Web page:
ART 280: Art Now: Critical Issues in Contemporary Art

This course explores in depth the issues most crucial to artists working today in an increasingly globalized art scene. Students investigate the complexities of new media, new methods of production and exhibition, and theoretical models through readings and a required field trip to a contemporary art museum. Students analyze both journalistic criticism and theoretical texts, encompassing a wide variety of perspectives, and respond through short writing assignments and classroom discussion. Fee for field trip may be required. Offered alternate years.
Prerequisite: at least one art history or studio art course, or permission of the instructor.

ART 294: Academic Internship

ART 298: Independent Study


Prerequisites: (for studio art) four foundation courses and two upper-division courses in area of study.
Prerequisites: (for art history) two upper-division courses in area of study.

ASIAN 310: Buddhism through Text and Image

This course examines Buddhist images and their relationship to textual sources. Beginning with a close reading of Buddhist texts in translation, students study how Buddhist images and architecture derive from textual sources -- and often move beyond them. The course considers the interrelatedness of text and image in Buddhist practice. Attention is also paid to Western notions of Buddhism and the development of Buddhist art studies in the West.

ART 350: The Methods of Art History

This seminar explores methods by which art historians and curators analyze works of art. Students develop an advanced understanding of these methods by application of various methods to works of art, by examining historical factors surrounding principle movements in the study of art history and by engaging in lively class debates about them. Readings, discussions, and presentations culminate in an independent research project that allows each student to find his or her own place in the discipline.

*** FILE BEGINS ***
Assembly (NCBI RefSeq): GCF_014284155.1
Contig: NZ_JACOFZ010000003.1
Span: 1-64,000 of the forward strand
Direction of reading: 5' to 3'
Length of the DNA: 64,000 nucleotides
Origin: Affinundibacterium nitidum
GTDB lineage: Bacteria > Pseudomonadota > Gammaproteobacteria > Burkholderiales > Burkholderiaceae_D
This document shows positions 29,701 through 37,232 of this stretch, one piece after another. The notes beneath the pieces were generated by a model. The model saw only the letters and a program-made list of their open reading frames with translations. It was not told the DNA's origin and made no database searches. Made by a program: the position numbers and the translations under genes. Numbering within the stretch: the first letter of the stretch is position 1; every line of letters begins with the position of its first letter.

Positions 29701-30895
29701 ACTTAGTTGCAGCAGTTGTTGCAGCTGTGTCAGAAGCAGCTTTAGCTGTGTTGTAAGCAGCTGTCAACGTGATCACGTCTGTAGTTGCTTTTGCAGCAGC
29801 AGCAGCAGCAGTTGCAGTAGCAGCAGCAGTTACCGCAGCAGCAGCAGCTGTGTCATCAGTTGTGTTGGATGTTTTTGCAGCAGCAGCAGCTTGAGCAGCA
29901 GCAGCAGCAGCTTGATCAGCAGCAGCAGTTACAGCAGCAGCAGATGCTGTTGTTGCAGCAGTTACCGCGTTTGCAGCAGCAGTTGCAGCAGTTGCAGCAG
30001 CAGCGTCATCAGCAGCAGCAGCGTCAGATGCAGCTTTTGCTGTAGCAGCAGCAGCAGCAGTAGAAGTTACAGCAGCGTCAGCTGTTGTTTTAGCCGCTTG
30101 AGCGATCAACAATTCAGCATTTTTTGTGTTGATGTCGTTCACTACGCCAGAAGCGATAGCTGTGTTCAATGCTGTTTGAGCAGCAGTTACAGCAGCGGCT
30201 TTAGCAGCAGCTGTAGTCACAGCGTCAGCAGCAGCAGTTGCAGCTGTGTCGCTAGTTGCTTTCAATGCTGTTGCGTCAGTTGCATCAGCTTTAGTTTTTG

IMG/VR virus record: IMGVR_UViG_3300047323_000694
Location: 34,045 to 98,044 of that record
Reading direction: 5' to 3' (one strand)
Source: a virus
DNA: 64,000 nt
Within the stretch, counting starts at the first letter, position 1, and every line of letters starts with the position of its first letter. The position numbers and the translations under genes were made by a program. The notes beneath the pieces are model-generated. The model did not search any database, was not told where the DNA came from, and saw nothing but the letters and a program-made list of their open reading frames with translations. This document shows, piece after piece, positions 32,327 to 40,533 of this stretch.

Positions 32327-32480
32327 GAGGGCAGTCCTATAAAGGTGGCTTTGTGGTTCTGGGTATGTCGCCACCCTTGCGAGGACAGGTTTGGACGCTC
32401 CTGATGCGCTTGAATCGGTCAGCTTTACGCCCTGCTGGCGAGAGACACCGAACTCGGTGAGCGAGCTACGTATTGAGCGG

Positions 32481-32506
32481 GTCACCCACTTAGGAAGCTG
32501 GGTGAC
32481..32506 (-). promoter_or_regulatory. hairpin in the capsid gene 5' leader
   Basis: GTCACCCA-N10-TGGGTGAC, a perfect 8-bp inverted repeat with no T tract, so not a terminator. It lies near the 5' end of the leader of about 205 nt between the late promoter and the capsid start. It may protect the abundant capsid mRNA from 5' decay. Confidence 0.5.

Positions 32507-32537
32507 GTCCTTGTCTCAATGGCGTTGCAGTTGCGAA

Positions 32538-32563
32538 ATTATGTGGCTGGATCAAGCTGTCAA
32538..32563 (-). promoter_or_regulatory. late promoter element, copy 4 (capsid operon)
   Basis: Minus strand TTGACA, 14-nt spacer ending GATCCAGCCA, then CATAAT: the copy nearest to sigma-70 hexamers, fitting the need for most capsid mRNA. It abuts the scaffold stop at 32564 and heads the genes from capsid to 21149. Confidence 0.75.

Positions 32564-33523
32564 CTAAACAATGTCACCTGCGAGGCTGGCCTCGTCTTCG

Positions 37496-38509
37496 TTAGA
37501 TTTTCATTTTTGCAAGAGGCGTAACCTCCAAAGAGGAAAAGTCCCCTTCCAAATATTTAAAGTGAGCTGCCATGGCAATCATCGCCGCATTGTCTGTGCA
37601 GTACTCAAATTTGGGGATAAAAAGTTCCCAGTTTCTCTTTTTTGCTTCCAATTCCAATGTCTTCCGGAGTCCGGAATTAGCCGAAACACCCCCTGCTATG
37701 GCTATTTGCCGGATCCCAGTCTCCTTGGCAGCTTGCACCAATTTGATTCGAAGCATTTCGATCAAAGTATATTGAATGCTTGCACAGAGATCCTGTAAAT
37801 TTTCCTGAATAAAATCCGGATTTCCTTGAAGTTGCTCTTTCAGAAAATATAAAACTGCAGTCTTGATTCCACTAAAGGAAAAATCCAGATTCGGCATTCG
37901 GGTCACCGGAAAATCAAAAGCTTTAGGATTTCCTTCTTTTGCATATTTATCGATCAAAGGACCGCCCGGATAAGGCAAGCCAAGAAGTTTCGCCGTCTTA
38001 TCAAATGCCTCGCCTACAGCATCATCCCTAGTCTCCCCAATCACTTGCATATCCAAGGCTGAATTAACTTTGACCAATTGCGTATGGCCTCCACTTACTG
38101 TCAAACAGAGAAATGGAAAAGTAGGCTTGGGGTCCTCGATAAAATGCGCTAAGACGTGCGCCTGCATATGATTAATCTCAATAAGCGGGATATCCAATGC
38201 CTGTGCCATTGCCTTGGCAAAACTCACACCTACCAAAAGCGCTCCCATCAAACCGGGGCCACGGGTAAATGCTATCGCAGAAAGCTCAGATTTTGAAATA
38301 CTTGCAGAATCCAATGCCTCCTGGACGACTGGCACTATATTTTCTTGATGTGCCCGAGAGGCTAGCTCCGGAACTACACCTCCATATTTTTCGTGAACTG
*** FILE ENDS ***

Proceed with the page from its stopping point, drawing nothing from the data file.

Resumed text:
Prerequisite: two upper-division courses in art history.

ART 370: Issues in Art Criticism

This course is for experienced studio and art history students and those interested in contemporary theory. Students directly encounter art and new theory, explore art criticism (in part through practicing it) and learn about ethics to help think about value judgments. Recommended for students contemplating art history or studio graduate work.
Prerequisite: completion of BTS-T and at least one studio and/or one art history course recommended.

ART 394: Academic Internship

ART 396: Directed Undergraduate Research

This course provides a comprehensive research opportunity, including an introduction to relevant background material, technical instruction, identification of a meaningful project, and data collection. The topic is determined by the faculty member in charge of the course and may relate to his/her research interests. Offered based on department decision. May be offered as a 1.00 credit course or .50 credit course.
Prerequisite: determined by individual instructor.

ART 398: Independent Research


Prerequisites: (for studio art) four foundation courses and three courses in area of study.
Prerequisites: (for art history) three courses in area of study.

Courses in Other Departments Approved for Art History Credit

ENVST 270 Nature and American Landscapes

PHIL 243 Aesthetics

Chair, 2016-2017

Nancy M. Thompson

Professor of Art and Art History

medieval art in Europe; medieval and early modern art in Italy; women’s and gender studies

Vice-Chair, 2016-2017

Irve W. Dell

Professor of Art and Art History

sculpture; performance; installation; public art

Paul S. Briggs

Assistant Professor of Art and Art History

Beth A. Dow

Visiting Assistant Professor of Art and Art History

Mary M. Griep

Professor of Art and Art History, Associate Dean of Fine Arts

drawing; design; painting

Karil J. Kucera

Associate Professor of Art and Art History and Asian Studies

Asian art history; text/image; sacred sites

Peter B.B. Nelson

Assistant Professor of Art and Art History

new media; photography

Margaret Ojala (on leave)

Professor of Art and Art History

photography

Matthew Rohn

Associate Professor of Art and Art History and Environmental Studies

19th-and 20th-century art; American culture; gender and multi-cultureal studies; social justice; visual ecocriticism

John Saurer

Associate Professor of Art and Art History

sculture; drawing; printmaking; installation

Christopher M. Tradowsky

Assistant Professor of Art and Art History

contemporary art; critial theory; African art; gender studies

Michon J. Weeks

Visiting Assistant Professor of Art and Art History

drawing; painting; design